Lost Arts studio

A lot of the fiber arts I enjoy are things like tatting, netmaking, chair caning, and even weaving, where people will come up to me when I demonstrate and solemnly tell me, "That's a lost art."

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Location: SW Outer Nowhere, Michigan, United States

On the Internet, nobody knows you're a chicken. (With apologies to Peter Steiner.)

01 April 2006

International Tatting Day!

Okay, it's April Fools Day, and you are probably thinking I jest! But no, it is indeed International Tatting Day, the day when tatters all over the world eat chocolate (gotta love a day that includes the eating of chocolate) and tat, preferably in public, and hear those famous words:

That's a lost art!
Two tins of estate-sale vintage thread, a few of my shuttles, and a tatted doily. (Even though it looks like those plastic ones you sometimes see at garage sales, I assure you it isn't!)

My theory on the whole "lost art" thing is this: tatters tend to be isolated, and before the internet they didn't know of each other. You could have two tatters living within a mile of each other and they might never know the other one existed. If the only person I know who tats is my mother or my great-aunt, and she tells me, "No one tats any more," then I figure when she is gone, tatting is indeed lost.

Take heart, tatting is by no means lost! There are hundreds, maybe thousands of us, all over the world. And the internet is where we have found each other!

The most active tatting list I know of is e-tatters on Yahoo, with about 1200 members.

We share sources of thread and shuttles, swap discontinued thread when someone runs out in the middle of a project, and share new techniques at the speed of email. When a manufacturer discontinues a thread size or color (DMC seems to do this with disappointing frequency), the news flashes around the world, and we snaffle up the remaining balls into our stashes before they are gone. If we find a new manufacturer from India or Turkey, we spread the word and before we know it a local-to-us supplier is buying from them and selling to us.

Even Michigan is home to at least three lace groups that I know of: the West Michigan Lace Group, the Great Lakes Lace Group, and the Capital Area Lacemakers.

I belong to the West Michigan Lace Group, and despite my current obsession with knitting, I enjoy seeing what other tatters or bobbin lacemakers are doing. We are an active, friendly group, and when we recently switched meeting places, I have to point out that none of us got lost!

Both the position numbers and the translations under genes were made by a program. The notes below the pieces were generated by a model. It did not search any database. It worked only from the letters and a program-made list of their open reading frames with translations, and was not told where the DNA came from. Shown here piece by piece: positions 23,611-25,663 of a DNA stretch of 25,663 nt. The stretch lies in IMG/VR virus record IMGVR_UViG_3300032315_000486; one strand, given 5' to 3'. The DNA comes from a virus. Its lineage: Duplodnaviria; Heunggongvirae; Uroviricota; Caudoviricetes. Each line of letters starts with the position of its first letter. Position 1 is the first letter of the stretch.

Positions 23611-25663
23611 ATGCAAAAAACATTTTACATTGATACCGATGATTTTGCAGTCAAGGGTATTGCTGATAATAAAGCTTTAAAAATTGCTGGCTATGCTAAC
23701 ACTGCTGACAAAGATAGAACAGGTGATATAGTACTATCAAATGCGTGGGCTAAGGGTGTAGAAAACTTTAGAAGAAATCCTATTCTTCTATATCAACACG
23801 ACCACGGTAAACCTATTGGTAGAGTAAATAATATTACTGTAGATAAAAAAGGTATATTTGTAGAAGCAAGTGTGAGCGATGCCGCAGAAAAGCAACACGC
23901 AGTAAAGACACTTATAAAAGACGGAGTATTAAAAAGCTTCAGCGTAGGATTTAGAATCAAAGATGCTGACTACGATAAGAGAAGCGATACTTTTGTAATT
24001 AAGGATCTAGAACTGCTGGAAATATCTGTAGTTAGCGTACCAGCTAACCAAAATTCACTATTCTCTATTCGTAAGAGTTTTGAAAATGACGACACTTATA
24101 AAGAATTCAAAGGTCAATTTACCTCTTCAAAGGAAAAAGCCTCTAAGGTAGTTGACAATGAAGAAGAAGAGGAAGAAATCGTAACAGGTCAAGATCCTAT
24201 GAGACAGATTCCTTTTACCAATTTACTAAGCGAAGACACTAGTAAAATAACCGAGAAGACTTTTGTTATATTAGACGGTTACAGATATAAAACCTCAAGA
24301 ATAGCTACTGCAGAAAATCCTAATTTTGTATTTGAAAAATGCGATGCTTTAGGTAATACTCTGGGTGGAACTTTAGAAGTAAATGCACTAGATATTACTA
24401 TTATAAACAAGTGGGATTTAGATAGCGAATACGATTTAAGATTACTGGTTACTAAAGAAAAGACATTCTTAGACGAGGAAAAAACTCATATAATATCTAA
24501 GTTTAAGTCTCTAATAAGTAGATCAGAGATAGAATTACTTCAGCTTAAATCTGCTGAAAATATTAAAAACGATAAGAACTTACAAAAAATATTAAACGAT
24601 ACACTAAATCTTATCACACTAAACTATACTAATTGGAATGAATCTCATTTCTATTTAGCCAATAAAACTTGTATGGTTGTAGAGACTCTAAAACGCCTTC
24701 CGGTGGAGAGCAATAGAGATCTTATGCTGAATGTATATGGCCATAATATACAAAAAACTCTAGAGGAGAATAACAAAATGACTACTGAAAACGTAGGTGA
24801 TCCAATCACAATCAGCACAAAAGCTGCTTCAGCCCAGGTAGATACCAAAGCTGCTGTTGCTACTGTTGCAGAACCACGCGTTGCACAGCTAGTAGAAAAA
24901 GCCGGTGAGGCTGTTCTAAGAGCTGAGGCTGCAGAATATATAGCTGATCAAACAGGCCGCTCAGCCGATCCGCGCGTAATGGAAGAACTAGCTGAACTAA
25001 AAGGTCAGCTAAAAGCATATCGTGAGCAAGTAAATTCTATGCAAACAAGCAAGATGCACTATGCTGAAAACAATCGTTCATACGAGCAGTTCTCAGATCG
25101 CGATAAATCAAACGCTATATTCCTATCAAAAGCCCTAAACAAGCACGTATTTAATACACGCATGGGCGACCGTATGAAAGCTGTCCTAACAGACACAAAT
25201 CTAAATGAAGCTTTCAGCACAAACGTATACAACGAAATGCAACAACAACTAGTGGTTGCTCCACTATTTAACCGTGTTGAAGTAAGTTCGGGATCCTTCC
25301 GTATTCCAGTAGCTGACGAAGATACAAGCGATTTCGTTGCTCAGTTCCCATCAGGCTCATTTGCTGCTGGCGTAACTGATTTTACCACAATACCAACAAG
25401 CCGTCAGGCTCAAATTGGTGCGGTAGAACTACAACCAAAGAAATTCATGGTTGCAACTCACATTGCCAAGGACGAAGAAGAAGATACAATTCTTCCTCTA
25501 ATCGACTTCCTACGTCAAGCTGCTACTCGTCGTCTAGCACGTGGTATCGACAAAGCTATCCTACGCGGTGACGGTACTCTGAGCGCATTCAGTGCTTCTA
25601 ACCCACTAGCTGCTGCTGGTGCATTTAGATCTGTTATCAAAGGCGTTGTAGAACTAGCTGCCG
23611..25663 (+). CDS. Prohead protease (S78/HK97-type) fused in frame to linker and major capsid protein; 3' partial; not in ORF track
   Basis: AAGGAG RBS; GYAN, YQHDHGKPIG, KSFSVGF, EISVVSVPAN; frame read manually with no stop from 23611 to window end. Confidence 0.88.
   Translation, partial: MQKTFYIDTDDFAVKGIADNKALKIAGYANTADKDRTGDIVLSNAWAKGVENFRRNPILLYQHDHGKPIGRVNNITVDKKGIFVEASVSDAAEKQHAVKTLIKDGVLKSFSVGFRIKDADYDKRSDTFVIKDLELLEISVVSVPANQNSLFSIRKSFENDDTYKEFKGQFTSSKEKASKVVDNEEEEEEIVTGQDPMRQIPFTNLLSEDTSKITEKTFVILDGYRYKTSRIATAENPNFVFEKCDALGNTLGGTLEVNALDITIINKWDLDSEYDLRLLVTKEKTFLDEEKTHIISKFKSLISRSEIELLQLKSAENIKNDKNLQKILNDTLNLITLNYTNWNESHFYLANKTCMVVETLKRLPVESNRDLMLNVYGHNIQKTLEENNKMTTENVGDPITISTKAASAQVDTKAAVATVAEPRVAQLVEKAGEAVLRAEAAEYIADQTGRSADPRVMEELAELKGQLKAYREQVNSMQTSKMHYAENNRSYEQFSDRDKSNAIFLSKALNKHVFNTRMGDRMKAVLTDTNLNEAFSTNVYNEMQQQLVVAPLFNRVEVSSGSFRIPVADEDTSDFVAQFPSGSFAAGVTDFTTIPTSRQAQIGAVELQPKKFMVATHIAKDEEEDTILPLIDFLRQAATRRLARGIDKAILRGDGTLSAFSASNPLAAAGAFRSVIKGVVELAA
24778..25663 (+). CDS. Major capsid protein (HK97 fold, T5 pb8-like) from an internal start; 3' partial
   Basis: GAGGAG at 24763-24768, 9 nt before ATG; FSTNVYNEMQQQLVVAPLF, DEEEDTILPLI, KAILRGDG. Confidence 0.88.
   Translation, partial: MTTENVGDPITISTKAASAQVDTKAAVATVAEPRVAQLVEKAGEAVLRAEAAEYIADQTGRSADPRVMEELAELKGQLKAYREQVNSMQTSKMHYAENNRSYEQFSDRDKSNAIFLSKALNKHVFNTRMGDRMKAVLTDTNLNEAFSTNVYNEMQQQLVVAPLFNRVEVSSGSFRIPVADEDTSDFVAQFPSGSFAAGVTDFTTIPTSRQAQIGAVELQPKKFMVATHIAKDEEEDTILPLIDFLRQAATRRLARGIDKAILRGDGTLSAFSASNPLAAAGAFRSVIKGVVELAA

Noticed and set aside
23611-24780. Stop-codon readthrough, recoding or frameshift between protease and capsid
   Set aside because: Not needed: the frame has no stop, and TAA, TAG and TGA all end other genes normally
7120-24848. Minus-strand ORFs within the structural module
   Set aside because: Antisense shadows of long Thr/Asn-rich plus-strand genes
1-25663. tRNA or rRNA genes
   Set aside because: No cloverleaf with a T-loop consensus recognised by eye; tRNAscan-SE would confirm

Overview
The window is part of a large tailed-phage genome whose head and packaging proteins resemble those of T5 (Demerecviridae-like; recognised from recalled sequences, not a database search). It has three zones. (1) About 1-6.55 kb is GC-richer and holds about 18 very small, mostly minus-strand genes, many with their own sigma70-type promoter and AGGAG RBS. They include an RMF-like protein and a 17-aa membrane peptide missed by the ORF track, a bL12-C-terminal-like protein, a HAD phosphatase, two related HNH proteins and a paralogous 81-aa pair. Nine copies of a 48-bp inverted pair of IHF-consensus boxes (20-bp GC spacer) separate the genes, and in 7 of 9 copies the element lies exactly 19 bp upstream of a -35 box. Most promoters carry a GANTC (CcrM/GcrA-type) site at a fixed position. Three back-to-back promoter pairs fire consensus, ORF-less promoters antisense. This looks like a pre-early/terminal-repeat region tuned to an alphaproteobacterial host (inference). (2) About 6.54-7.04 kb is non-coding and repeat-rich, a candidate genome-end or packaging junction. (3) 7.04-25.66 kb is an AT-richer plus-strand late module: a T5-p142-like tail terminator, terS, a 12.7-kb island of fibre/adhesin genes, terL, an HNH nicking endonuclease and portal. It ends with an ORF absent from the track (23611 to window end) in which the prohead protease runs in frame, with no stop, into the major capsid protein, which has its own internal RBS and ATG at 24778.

Our May meeting will be a special one: we are welcoming lace goods vendor Kathy Kirchner for a trunk show. In the past, she has rented a hotel conference room, filled it with all sorts of lace goodies for sale, and we have had our meeting there and spent the time spending our money!

This special meeting will be held on Monday, May 8, at the Hampton Inn North, 500 N. Center Dr. NW off Alpine Avenue, behind Hobby Lobby and Cracker Barrel. The meeting itself is held from 7pm to 8:30pm, and interested lacemakers or wanna-be lacemakers are welcome to join us.

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Blogger Crystal Kini said...

What a beautiful stash of tatting thread and shuttles! My grandmom taught me to tat... I don't know anyone who does it! I haven't in ages. I was just looking for a decent shuttle this week in my local crafts stores... how diappointing!
Good luck with those goodies!

8:12 PM  
Blogger Isdihara said...

Happy International Tatting Day to you!

I am a shuttle tatter and my goal for today is to tat a Celtic fish. Now, if I could only find a pattern for one! If I don't find one I will play around with my shuttles hoping to create a fish using traditional two-shuttle tatting method.

Wishing you lots of tatting time and delicious chocolates too!


10:11 AM  
Blogger TattingChic said...

What a fabulous stash! I love that International Tatting Day is on April Fool's Day. I find it so humorous for some reason!
I just barely found out about Tatting Day last year!

10:01 PM  

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